This is the ninth post in a series of 12 ways to help authors (and your writing) by reading.
Making connections can be an easy task in this digital landscape.
For starters, connect with authors:
- at signings
- on topic
I really enjoy connecting with authors via social media and blogs. If you love an author’s book, social media is a quick and easy way to share an “I love your book” comment with both the digital universe and the author.
Book signings are another way to connect. I read a post the other day where an author reported only a handful of attendees. While plane tickets aren’t always feasible to help an author out, I can keep an eye for local (or within an hour or two drive) events I can attend.
If an author has a book about a topic near and dear to your heart, let her know. Maybe your book club or your classroom has a question about a story, perhaps Tweet or email him your question. You may receive an answer.
I remember I tweeted about my son’s first birthday and tagged Garth Stein, author of The Art of Racing in the Rain. We chose to name our son Enzo, after the main character and narrator — a dog. Garth Stein tweeted me back.
Authors use social media differently. Some will friend you on Facebook while others won’t respond to emails. Writing is a time consuming task, so I understand those who don’t use social media channels to interact with fans. If you write, you know how writing your stories and living outside of the voices inside of your head (i.e. family, the day job, hobbies, etc.) is often a balancing act. Of course, I really LOVE the ones, who embrace social media and add to my experience as a reader.
I’ve mentioned before that my reading list this year is so 2012, but John Green’s The Fault in Our Stars, shows a character’s quest to learn more about a book and an author’s reluctance to communicate with fans. This added a lot of tension to the overall story.
How do you connect with authors (and other writers)?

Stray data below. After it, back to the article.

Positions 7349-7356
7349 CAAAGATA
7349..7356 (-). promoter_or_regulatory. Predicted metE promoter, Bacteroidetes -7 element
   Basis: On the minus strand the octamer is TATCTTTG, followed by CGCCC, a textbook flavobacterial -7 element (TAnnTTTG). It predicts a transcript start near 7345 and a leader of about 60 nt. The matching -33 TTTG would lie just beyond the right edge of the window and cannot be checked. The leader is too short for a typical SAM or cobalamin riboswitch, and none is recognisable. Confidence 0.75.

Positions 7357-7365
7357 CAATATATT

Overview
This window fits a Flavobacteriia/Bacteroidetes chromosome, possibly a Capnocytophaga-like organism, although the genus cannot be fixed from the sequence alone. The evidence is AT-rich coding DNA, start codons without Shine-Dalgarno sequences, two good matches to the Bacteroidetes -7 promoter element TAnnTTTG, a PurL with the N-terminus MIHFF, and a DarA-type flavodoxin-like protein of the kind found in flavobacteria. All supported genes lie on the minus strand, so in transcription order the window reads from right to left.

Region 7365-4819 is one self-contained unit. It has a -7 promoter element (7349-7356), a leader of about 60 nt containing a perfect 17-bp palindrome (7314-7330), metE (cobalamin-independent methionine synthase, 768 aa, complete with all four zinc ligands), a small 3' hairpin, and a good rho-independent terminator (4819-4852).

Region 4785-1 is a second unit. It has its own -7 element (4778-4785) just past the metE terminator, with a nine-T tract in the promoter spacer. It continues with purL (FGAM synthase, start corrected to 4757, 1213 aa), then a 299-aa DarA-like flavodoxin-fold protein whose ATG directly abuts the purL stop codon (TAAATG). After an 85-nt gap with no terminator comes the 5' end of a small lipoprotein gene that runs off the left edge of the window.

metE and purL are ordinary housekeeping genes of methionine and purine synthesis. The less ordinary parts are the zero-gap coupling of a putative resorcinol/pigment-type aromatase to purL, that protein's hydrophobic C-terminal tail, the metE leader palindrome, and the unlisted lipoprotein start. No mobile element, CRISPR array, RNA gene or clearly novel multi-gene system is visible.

Reading: I’m still reading A Season of Love by Amy Clipston, an Amish romance. I read an interesting essay How Much My Novel Cost Me by author Emily Gould, which was a little depressing and eye opening at the same time. If you like the link at The Passive Voice, you should click through and read the full essay.
If you missed any of the Reader University posts,
- I share why I’m doing Reader Universtiy here.
- My first post Reader University: Try
- My second post Reader University: Read
- My third post Reader University: Name
- My fourth post Reader University: Review
- My fifth post Reader University: Follow
- My sixth post Reader University: Learn
- My seventh post Reader University: Share
- My eighth post Reader University: Request
Cathy Ballou Mealey says
I agree – those who can connect however briefly via social media are the ones I become more passionate about!
Yes. Being nice goes a long way.
Teresa Robeson says
I’m with Cathy! 🙂 I am now a lifelong fan of Ame Dykman because not only did she follow me back but she also replies to her followers/me on Twitter! I think it’s smart to engage.
From the other end of the game, granted, I’ve only had 2 fan letters so far, but I make it a point to reply to people who take the time to tell me they like my writing because I know we’re all busy and I appreciate their taking the time to make my day, and I hope I never get so busy (or big-headed) that I forget to let fans know I appreciate them. 🙂
That’s cool about Ame Dykman. I’m not sure I’ve tried to follow her. I can see where authors get so large, it becomes unwieldy to respond. Of course, some interaction goes a looooong way.
Julie Luek says
I know some writers get too popular to respond individually, of course. But that mutual relationship is important. I dropped a few connections with authors because I felt I was being talked “at”. Still, it’s fun to leave them a note. I’m quite sure it encourages many writers.
Yes, being talked at is not good.
Catherine Johnson says
Great post, Stacy! I was stunned once at not getting a reply to a comment I made on the blog of a great author, so so big he was too famous, but maybe he was too busy. My comment was off topic for the blog discussion but still I raved about his book and got nada. I’d be chuffed to bits if a stranger bought my book nevermind commented lol.
I know it’s funny how we expect interaction in this age of social media. I understand when they can’t.
Erik - This Kid Reviews Books says
Racing in the Rain was an awesome (but sort of sad) book. I loved the ending. 🙂 Great post! 😀
Erik – I agree it was sort of sad, but we named our son after the dog!
Robyn Campbell says
I love this post, Stac! I love connecting. I expect it in this day and age. But I just read Catherine’s comment and I’m shocked that a well known author would be so careless as to not acknowledge her comment. We’ll NEVER do that, will we? 🙂 xoxo
Robyn, I’m nervous now that I’m too late in responding to comments on this one… :)I do love connecting!
Kim Van Sickler says
Your post reminded me to tweet Alissa Nutting about her disturbingly fascinating debut novel Tampa that I just finished. Let’s see if she tweets back!
I hope she did Kim! And I’ll have to check out that novel.